Organic Medium Oolong Tea from Arum Tea

MediumOolongTea Information:

Leaf Type:  Oolong

Where to Buy:  Arum Tea

Tea Description:  

Full sweet taste with floral fragrance with the hint of honey.

Learn more about this tea here.

Taster’s Review:

I’ve tasted several different Indonesian teas over the years, but most of the teas from Indonesia that I’ve tried have been either green or black teas, I can’t recall having tried an Oolong from Indonesia!  So when my package from Arum Tea arrived today, this was the first tea that I tried.

The tea is packaged in tins with simple yet handsome labeling.  I like that the tin has a tight fitting lid and inside the tea was in a vacuum sealed pouch, ensuring a fresh product.

The dry leaf looks a lot like a Tie Guan Yin (perhaps a lightly roasted Tie Guan Yin).  The individual leaves have been tightly wound into pellets.  I measured out one bamboo scoop of the leaves into my gaiwan and using 180°F water, I performed a 15 second rinse before I infused the leaves for 45 seconds.  I strained the tea and then infused the leaves a second time for 1 minute.  Both of these infusions were combined into one teacup.

The leaves seem to open similarly to a Tie Guan Yin as well – that is to say, they open very slowly!  These leaves are waiting for more infusions!

But first, I need to sit back and enjoy this first cup.

The aroma wafting from my cup is floral, reminiscent of orchid.  The flavor is sweet – like honey!  The honey is a top note, and just below that sweet honey taste I taste notes of roasted nuts and hints of flower.  The sweetness remains on the palate from start to finish and lingers into the aftertaste.

It’s a very satisfying taste.  The floral notes are not sharp and they are more like a note in the distance … like the air that filters through a far off meadow and then is delivered to you through a gentle breeze.  You can experience those flowers but that essence mingles with a fresh airiness.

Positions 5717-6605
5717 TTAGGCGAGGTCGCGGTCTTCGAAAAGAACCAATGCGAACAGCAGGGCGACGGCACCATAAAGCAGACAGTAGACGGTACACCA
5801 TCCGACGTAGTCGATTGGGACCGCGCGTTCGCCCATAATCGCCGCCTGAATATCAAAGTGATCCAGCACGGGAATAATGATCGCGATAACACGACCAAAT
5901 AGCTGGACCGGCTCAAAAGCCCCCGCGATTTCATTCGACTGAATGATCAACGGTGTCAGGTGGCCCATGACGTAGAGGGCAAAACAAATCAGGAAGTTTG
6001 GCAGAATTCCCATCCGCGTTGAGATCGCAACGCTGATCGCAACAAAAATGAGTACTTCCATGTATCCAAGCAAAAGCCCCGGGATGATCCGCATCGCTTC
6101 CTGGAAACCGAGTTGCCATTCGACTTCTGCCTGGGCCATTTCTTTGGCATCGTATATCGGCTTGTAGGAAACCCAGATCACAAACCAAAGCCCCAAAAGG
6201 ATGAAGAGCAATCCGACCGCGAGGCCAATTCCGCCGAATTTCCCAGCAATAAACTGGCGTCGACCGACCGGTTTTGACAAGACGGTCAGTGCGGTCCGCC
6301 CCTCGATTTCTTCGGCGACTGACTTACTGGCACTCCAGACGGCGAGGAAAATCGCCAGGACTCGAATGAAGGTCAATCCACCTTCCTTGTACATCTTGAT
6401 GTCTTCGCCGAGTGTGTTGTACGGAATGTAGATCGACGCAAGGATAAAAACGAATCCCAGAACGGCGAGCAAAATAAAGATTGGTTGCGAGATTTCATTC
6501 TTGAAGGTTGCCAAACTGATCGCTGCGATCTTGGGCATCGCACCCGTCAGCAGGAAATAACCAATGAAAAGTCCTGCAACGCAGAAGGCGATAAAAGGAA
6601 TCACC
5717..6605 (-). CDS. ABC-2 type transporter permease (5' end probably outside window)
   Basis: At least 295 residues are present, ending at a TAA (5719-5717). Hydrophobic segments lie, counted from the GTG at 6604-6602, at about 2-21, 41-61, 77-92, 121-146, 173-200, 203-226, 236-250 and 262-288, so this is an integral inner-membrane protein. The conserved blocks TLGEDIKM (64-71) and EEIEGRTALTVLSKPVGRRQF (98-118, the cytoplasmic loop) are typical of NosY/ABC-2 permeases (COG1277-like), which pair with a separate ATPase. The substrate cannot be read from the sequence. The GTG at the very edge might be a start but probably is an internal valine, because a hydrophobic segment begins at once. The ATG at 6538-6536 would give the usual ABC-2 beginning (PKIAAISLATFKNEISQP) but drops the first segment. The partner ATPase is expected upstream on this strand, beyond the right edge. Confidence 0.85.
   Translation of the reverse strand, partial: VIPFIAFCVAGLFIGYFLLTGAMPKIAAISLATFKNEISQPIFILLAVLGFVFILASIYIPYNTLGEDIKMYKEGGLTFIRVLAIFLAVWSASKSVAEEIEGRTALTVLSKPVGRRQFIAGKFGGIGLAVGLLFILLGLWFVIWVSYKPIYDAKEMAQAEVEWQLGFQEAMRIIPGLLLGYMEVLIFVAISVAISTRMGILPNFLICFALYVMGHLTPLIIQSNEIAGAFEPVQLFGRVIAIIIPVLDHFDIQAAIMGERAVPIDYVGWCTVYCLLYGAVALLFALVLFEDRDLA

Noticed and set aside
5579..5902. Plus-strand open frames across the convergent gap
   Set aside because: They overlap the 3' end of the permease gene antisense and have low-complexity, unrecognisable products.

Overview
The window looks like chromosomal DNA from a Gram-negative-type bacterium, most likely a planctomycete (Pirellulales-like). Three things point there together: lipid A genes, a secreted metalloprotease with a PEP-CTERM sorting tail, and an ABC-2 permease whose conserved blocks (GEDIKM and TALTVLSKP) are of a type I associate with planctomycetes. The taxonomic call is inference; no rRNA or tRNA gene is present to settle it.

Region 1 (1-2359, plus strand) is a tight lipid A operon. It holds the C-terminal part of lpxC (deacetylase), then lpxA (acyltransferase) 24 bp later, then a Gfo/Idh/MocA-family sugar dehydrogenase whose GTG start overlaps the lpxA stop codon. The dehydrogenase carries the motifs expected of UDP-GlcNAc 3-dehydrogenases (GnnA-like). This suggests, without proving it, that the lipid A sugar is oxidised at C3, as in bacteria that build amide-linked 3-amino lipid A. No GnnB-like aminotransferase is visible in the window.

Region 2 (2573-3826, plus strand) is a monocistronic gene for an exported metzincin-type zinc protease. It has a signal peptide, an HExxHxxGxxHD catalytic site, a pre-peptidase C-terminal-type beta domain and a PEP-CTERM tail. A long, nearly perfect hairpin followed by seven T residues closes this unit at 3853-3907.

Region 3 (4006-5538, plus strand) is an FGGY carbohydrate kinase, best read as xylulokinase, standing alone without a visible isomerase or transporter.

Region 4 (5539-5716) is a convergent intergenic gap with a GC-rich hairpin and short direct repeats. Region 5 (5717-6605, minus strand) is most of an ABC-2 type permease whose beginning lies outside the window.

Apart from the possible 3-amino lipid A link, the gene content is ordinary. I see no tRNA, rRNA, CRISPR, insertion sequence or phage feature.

Those floral notes emerged in the second cup (the combination of infusions 3 and 4).  The tea is still sweet but a bit more crisp and slightly astringent.  This cup is not so much honey-esque, the sweetness comes from the flower and the sweet nutty tones that are still very much a part of the flavor of this tea.  As the cup cools slightly, the honey notes begin to come forward.

Interestingly enough, I found the honey notes to be at their sweetest for the third cup (infusions 5 and 6).  With this cup, the floral notes begin to meld with the nutty flavors and this creates a rather sweet taste as well.  The flavors are not sharp.  The astringency is mild.  This cup is smooth and sweet, sweet, sweet!

Given how much I enjoyed the third cup, I decided to try for one more cup to see how it goes.  The fourth cup (infusions 7 and 8) was quite similar to the second cup.  The honey notes seemed somewhat muted until the cup cooled a bit, but that gave me a chance to explore the floral notes and the nutty flavors that are now much more a unified flavor.  Sweet with both floral and nutty tones and the honey notes coming out to play as the temperature dropped a little.  This cup was still so flavorful and refreshing!

This tea is absolutely lovely and I’m really glad that I had this amazing opportunity to try it.  I would recommend this to any Oolong lover (especially those of you who love Tie Guan Yin) because it’s a little different … a change of pace.  It is familiar enough to a Tie Guan Yin but also deliciously different to keep things exciting for the palate.